TEHRAN // The Saudi-led coalition fighting Houthi rebels in Yemen on Thursday denied an accusation by Tehran that its warplanes had targeted the Iranian embassy in Sanaa.
An investigation found that “the allegations are false and that no operations were carried out around the embassy or near to it”, the coalition said.
“It also confirms the embassy building is safe and has not been damaged.”
Earlier, Iran said it would protest to the United Nations Security Council after it accused Saudi warplanes of deliberately bombing its embassy in the Yemeni capital overnight.
Iranian deputy foreign minister Hossein Amir Abdollahian said a rocket had fallen near the embassy, but on Thursday the building was still standing and there were no visible signs of damage. The neighbourhood in the Yemeni capital has previously been targeted by the coalition because it is home to several strategic sites.
Coalition spokesman Brig Gen Ahmed Al Assiri said its jets carried out heavy strikes in Sanaa on Wednesday night to target missile launchers used by Houthi rebels to fire at Saudi Arabia, but that accusations made on the basis of information provided by the Houthis “have no credibility”. He said the coalition had asked all countries to supply it with co-ordinates for the locations of their diplomatic missions.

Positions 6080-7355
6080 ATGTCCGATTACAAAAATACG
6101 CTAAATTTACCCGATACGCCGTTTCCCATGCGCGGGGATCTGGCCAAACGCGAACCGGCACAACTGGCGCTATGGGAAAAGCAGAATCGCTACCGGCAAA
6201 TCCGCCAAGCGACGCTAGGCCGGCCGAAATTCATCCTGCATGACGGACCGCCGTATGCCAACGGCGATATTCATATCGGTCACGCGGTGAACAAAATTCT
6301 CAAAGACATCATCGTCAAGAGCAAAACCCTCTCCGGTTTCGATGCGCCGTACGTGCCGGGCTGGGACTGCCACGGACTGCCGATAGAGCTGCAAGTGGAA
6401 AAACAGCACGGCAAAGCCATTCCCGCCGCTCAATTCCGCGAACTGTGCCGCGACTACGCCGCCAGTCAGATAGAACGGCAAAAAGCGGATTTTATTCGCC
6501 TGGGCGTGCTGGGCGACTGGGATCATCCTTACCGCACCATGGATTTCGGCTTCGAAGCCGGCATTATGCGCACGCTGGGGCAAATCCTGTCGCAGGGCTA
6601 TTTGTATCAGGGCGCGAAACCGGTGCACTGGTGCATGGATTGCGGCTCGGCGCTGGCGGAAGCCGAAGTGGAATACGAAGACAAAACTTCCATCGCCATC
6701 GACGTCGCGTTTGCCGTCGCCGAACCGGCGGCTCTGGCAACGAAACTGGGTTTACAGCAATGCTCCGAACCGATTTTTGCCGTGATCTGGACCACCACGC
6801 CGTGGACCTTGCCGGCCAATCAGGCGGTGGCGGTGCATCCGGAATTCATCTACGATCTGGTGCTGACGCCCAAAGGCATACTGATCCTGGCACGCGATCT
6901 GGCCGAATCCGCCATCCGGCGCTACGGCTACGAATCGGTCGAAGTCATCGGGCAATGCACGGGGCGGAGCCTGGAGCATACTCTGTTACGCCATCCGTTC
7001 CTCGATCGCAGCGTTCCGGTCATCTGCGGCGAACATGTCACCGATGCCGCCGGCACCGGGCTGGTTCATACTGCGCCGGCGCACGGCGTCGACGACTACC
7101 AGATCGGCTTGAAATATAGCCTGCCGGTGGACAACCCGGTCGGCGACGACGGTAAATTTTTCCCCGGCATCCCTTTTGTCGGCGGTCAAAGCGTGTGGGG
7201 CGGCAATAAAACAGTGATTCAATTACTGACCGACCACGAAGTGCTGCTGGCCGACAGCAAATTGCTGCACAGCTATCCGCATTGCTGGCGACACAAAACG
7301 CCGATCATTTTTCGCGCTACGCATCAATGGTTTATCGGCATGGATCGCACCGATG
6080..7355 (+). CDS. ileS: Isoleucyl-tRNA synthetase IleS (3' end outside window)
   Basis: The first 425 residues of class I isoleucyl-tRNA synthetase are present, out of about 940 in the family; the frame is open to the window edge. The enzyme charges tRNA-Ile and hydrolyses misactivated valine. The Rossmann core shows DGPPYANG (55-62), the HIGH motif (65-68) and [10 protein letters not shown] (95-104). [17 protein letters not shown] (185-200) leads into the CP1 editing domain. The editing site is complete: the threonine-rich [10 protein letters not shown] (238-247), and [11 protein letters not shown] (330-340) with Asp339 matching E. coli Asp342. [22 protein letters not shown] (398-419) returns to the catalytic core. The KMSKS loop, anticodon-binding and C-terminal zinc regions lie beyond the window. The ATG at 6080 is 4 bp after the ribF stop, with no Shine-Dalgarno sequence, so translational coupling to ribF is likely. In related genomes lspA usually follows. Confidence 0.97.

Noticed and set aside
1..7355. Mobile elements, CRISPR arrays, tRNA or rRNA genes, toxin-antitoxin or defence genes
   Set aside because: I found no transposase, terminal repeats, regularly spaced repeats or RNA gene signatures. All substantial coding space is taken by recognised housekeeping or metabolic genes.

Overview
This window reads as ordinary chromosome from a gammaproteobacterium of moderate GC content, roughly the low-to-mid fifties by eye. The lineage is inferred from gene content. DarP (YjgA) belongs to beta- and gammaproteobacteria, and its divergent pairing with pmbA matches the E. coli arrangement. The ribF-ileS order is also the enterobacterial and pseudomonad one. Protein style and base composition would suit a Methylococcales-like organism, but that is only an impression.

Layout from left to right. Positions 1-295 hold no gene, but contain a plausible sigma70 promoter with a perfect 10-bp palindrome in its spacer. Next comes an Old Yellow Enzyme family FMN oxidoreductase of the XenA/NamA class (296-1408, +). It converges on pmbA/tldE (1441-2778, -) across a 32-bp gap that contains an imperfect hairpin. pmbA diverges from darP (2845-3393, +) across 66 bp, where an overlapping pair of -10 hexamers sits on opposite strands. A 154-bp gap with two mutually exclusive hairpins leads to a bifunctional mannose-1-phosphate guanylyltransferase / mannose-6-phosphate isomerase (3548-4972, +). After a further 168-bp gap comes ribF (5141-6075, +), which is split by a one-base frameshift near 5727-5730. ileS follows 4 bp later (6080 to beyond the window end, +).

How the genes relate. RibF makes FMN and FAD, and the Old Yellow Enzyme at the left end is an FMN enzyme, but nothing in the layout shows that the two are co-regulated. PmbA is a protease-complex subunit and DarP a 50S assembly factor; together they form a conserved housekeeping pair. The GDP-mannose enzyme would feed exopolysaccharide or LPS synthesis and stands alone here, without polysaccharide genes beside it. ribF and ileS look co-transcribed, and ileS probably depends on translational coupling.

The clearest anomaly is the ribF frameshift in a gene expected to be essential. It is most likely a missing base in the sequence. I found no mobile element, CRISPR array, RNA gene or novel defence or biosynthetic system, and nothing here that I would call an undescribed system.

Iran backs the Shiite Houthis in the Yemeni conflict, while the coalition seeks to restore the internationally recognised government of president Abdrabu Mansur Hadi to power.
The rebels have seized large parts of Yemen, including the capital.
Tehran’s accusation came amid a rise in tensions between Tehran and Riyadh in recent days after attacks on Saudi diplomatic missions in Iran. The attacks were carried out by protesters angry at the kingdom’s execution of a prominent Shiite cleric.
Meanwhile, Saudi Arabia said it had shot down a missile fired into the kingdom from nearby Yemen on Thursday morning.
The Saudi military said it intercepted the missile in the province of Jizan and later attacked and destroyed the platform that launched the missile in Yemen, the state-run Saudi Press Agency reported.
Elsewhere, pro-government Yemeni forces landed by sea at the northern Red Sea port of Maydee near the border with Saudi Arabia late on Wednesday, opening up a new front in the war. Northern Yemen is a stronghold of the Houthis.
The pro-Hadi forces attempted to push from Maydee’s port, pounded for weeks by air strikes and naval shelling, into the surrounding city, but ran into heavy Houthi resistance and landmines.
Major General Adel Qumairi told Saudi-owned Arabiya TV that his pro-government forces had “completely taken control” of the city.
In the southern city of Aden, resistance fighters – who are battling the Houthis – on Thursday morning handed over control of the international airport to the provincial government. The fighters had held the airport since Aden was liberated from the rebels last July.